Weekend scripting block challenge and \$1,000 prize

My linking script block entry is an implementation of the Levenshtein Distance Algorithm to suggest links between two sets/tables of data. The algorithm produces a metric that determines how alike two strings are and in this base, we make a link between the records that are “sufficiently” similar.

You can see a brief walk through the process here:

and the base is published in the Universe here:

Here is the script:

// Levenshtein distance function
let levenshteinDistance = function(a, b){
if(!a || !b) return (a || b).length;
var m = [];
for(var i = 0; i <= b.length; i++){
m[i] = [i];
if(i === 0) continue;
for(var j = 0; j <= a.length; j++){
m[0][j] = j;
if(j === 0) continue;
m[i][j] = b.charAt(i - 1) == a.charAt(j - 1) ? m[i - 1][j - 1] : Math.min(
m[i-1][j-1] + 1,
m[i][j-1] + 1,
m[i-1][j] + 1
);
}
}
return m[b.length][a.length];
};

// max string length function (gets the max length of two strings)
let maxStringLength = function(a, b){
return Math.max(a.length, b.length);
};

//get the ratio that the user wants to use on this iteration, e.g. 0.8
let inputRatio = await input.textAsync("Enter the match ratio for this search (number between 0 and 1)")

// set the tables
let matchTable = base.getTable("Match");
let masterTable = base.getTable("Master");

// get the records from the master and match tables
let matchQuery = await matchTable.selectRecordsAsync();
let masterQuery = await masterTable.selectRecordsAsync();

// iterate through the match records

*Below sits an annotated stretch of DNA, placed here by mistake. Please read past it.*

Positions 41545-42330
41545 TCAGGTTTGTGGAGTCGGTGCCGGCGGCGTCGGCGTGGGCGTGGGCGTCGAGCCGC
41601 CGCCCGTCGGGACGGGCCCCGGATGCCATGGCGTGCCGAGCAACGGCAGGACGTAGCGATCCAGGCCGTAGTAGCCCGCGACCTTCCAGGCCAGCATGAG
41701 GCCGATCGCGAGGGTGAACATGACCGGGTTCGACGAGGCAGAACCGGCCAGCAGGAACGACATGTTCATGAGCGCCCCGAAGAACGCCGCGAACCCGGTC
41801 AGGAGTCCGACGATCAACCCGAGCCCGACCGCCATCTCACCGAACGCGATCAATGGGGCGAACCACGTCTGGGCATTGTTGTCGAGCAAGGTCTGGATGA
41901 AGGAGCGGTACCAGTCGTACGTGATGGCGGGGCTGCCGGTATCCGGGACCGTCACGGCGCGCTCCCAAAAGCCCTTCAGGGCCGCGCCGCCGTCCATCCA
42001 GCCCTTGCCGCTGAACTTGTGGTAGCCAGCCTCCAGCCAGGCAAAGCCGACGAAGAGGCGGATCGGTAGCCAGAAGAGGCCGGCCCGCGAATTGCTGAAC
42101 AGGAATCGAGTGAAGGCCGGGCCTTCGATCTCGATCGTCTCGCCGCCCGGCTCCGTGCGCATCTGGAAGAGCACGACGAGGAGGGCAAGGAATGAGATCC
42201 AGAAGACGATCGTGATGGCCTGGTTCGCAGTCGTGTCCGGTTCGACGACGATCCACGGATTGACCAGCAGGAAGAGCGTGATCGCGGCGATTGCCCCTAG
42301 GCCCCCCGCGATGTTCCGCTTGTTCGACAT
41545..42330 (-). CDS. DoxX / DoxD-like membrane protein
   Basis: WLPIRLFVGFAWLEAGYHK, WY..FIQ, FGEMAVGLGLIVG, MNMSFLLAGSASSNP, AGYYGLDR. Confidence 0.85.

for (let matchRecord of matchQuery.records) {
// create an empty array to hold the matched IDs from master
let matchedIds = []
// iterate through the master records
for (let masterRecord of masterQuery.records) {
// do some regex so that only leters and numbers are considered - also lower case the two strings
let formattedMatchRecord = matchRecord.name.toLowerCase().replace(/[^a-z0-9]/gi,'');
let formattedMasterRecord = masterRecord.name.toLowerCase().replace(/[^a-z0-9]/gi,'');

// calculate the Levenshtein distance
let ld = levenshteinDistance(formattedMatchRecord, formattedMasterRecord);
// calculate the max length of each pair of strings (match and master)
let maxLength = maxStringLength(formattedMatchRecord, formattedMatchRecord);

// log the inputs and outputs for debugging
console.log(formattedMatchRecord, formattedMasterRecord, ld, maxLength, 1-ld/maxLength);

// if the calculated ratio is greater than the input threshold
if(1-ld/maxLength > Number(inputRatio)) {
// add the master id to the array